I believe I felt the pure form of compassion described above once, about eight years ago. My mother had just died and I was dealing with her cremation and the disposing of her possessions. Even though she had been sick for years and had had several close calls with death, when she did finally die there was still an emotional shock that I experienced.

For about 3 days after her death, it was as if a filter in my mind had disappeared, a filter that separated me from other people. During this time I could look into the eyes of others and know instantly and without hesitation what they were feeling. I know that in a general way, we do this sort of sizing-up of others emotional states all the time, but this was different. There was no guessing on my part. I “felt” the other person instantly. It was as if I was no longer separated from others and that I was inseparable from them. Perhaps the grief I was feeling left me more sensitive than normal.

The experience faded but made a lasting impression on me.

 
 
Jan_CAN
 
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14 October 2018 22:04
 
Cheshire Cat - 14 October 2018 08:58 PM

For 2,500 years, Buddhism has made compassion one of it’s major tenets, similar to the way Christians exalt love. 

”According to Buddhism, compassion is an aspiration, a state of mind, wanting others to be free from suffering. It’s not passive — it’s not empathy alone — but rather an empathetic altruism that actively strives to free others from suffering. Genuine compassion must have both wisdom and lovingkindness. That is to say, one must understand the nature of the suffering from which we wish to free others (this is wisdom), and one must experience deep intimacy and empathy with other sentient beings (this is lovingkindness).”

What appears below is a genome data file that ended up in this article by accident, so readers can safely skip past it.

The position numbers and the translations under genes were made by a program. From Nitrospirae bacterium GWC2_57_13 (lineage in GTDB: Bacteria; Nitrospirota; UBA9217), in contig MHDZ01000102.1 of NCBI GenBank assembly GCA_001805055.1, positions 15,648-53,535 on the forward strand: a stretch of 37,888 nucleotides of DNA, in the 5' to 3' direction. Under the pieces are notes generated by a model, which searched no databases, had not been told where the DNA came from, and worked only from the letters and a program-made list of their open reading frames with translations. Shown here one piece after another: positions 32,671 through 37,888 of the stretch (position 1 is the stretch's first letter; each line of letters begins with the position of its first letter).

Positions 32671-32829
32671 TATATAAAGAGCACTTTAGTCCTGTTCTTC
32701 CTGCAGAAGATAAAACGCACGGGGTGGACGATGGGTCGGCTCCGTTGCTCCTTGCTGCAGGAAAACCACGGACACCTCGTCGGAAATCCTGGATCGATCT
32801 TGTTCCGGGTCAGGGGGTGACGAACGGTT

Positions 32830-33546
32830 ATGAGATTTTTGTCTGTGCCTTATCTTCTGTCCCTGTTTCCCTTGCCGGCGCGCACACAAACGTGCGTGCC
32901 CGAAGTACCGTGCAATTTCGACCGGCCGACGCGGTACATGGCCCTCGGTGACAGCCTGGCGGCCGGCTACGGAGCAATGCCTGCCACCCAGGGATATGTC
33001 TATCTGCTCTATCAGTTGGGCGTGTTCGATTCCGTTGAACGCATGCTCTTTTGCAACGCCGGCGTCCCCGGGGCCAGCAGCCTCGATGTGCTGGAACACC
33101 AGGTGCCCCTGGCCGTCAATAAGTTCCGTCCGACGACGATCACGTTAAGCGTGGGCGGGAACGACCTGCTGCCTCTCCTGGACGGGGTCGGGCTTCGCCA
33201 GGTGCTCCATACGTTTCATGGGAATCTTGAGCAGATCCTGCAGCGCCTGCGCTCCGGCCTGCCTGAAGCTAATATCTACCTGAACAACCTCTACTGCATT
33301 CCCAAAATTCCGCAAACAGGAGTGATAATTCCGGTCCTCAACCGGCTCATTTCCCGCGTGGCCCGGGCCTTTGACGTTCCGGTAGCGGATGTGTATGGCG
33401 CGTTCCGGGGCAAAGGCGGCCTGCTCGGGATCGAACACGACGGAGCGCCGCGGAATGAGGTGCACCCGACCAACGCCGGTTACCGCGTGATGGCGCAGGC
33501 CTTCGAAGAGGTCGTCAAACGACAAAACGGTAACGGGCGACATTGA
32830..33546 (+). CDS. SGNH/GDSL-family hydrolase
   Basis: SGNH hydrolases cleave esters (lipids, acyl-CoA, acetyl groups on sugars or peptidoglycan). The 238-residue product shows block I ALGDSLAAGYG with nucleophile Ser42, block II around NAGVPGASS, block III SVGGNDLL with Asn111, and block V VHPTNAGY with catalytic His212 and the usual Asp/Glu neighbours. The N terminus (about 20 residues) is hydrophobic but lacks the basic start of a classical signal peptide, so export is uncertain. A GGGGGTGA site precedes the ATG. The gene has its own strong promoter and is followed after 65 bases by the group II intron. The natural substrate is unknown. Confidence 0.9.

— In The Essence of the Heart Sutra by the Dalai Lama

I believe I felt the pure form of compassion described above once, about eight years ago. My mother had just died and I was dealing with her cremation and the disposing of her possessions. Even though she had been sick for years and had had several close calls with death, when she did finally die there was still an emotional shock that I experienced.

For about 3 days after her death, it was as if a filter in my mind had disappeared, a filter that separated me from other people. During this time I could look into the eyes of others and know instantly and without hesitation what they were feeling. I know that in a general way, we do this sort of sizing-up of others emotional states all the time, but this was different. There was no guessing on my part. I “felt” the other person instantly. It was as if I was no longer separated from others and that I was inseparable from them. Perhaps the grief I was feeling left me more sensitive than normal.

The experience faded but made a lasting impression on me.

I like how you’ve described this, as a filter in the mind disappearing.  It is a profound experience when intense emotion such as grief dissolves this barrier between ourselves and others.  Even if it is for only a short time.

[ Edited: 14 October 2018 22:21 by Jan_CAN]
 
 
Brick Bungalow
 
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Brick Bungalow
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15 October 2018 12:27
 
EN - 14 October 2018 04:03 PM

Compassion is empathy in action, in my view.  It can go wrong when not tempered by common sense.  And there is only so much capacity for empathy, like only so much milk in the jug.  You need to dole it out judiciously.